A U.S. multinational corporation mines natural resources in Africa and sells it in the United States and Europe. It sets up a complex array of subsidiary companies, each with a different name, in tax havens across the world.
The corporation shifts billions in profits to those tax haven subsidiaries, thus avoiding tax in countries with stronger regimes.
When it publishes its annual report, the multinational rolls up all the information from each country – trading, profits, tax payments. – into one big lump.
No-one – governments, the public, even investors and shareholders – knows what happened where.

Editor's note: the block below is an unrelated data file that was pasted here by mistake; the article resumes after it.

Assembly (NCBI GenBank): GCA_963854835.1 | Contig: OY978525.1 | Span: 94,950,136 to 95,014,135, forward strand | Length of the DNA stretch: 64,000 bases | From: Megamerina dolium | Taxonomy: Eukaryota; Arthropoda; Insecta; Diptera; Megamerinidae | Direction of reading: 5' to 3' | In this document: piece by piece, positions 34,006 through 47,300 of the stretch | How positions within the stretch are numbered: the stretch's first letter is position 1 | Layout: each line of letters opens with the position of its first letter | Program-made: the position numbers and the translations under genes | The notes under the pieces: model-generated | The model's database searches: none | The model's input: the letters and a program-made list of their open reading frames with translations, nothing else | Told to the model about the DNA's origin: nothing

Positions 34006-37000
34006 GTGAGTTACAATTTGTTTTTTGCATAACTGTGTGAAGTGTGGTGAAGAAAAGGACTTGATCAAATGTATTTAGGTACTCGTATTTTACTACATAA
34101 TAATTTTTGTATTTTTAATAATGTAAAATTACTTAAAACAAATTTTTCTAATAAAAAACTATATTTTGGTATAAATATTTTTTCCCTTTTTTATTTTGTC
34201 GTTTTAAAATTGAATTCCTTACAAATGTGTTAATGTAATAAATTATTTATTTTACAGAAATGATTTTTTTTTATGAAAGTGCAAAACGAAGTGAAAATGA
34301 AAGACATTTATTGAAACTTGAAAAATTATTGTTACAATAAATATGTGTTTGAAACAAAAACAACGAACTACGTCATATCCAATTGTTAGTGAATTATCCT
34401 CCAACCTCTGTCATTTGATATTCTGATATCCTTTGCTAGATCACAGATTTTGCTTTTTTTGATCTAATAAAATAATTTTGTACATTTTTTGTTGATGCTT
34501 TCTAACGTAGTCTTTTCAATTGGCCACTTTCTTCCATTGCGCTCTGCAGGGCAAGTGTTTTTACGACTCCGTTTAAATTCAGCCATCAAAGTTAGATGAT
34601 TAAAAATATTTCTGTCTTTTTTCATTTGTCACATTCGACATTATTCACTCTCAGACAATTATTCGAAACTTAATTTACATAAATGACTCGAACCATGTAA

With this piece of accounting trickery, a huge black hole has been created in corporate accounts.
Enter Country by Country Reporting!
Under country by country reporting, the multinationals would have to break their information down by country of operation – including in each tax haven – so that citizens and authorities can see what the corporations are doing in their countries.
With this single accounting measure, countries, rich and poor, will be able to call multinational companies to account at last.
Countries could tax the companies properly. They could fund the schools, roads and hospitals their citizens need, without having to beg for aid.
Country by country reporting: a blast of transparency that could change the world.